Hi John, the least Herbrand model seems to be closely related to the Herbrand semantics you mentioned, but I understand it through the usual Tarski semantics.

The interpretation (called the [Herbrand structure](https://en.wikipedia.org/wiki/Herbrand_structure) on Wikipedia) is built out of syntactic material: it takes the universe to be the set of all ground terms and interprets constants and function terms as themselves. The construction is reminiscent of classifying categories in categorical logic. In the minimum Herbrand model, the true ground atoms are exactly those entailed by the axioms. This leads to a classic feature of Prolog called ["negation as failure"](https://en.wikipedia.org/wiki/Negation_as_failure): the negation of a ground atom is true in the minimum Herbrand model if the atom is not provable.

Because Prolog is a programming language first and a logical system second, it makes sense to fix the model. Otherwise, a Prolog program would have infinitely many interpretations! But you could drop this requirement and ask how Prolog works as a logical system, compared to say regular logic. I don't know Prolog well enough to know the answer, but this discussion has made me curious. When I have time I'll look into it.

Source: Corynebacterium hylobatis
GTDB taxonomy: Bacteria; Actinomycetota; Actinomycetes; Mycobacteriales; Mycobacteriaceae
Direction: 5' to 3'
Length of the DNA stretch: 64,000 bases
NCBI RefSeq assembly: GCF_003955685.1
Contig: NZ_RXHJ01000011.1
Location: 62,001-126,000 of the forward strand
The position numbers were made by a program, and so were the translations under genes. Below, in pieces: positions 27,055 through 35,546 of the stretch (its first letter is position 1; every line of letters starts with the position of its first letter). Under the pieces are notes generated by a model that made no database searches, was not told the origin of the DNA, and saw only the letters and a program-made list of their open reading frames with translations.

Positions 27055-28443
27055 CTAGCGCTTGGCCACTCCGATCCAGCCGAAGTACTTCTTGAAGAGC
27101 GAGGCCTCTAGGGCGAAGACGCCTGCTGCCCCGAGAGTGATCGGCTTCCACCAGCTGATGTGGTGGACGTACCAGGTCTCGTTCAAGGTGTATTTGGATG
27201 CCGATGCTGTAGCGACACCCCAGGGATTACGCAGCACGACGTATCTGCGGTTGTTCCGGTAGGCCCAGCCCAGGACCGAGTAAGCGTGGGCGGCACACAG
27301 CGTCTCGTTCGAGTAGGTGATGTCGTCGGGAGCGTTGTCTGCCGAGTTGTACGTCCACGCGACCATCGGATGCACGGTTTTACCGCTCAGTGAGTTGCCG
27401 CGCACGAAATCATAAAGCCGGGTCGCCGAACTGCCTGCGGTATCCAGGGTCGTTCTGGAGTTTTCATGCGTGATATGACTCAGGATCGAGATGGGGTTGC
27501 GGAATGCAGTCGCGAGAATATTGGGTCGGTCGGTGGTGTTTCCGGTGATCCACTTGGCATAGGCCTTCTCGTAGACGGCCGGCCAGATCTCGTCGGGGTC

The interpretation (called the [Herbrand structure](https://en.wikipedia.org/wiki/Herbrand_structure) on Wikipedia) is built out of syntactic material: it takes the universe to be the set of all ground terms and interprets constants and function terms as themselves. The construction is reminiscent of classifying categories in categorical logic. In the minimum Herbrand model, the true ground atoms are exactly those entailed by the axioms. This leads to a classic feature of Prolog called ["negation as failure"](https://en.wikipedia.org/wiki/Negation_as_failure): the negation of a ground atom is true in the minimum Herbrand model if the atom is not provable.

Because Prolog is a programming language first and a logical system second, it makes sense to fix the model. Otherwise, a Prolog program would have infinitely many interpretations! But you could drop this requirement and ask how Prolog works as a logical system, compared to say regular logic. I don't know Prolog well enough to know the answer, but this discussion has made me curious. When I have time I'll look into it.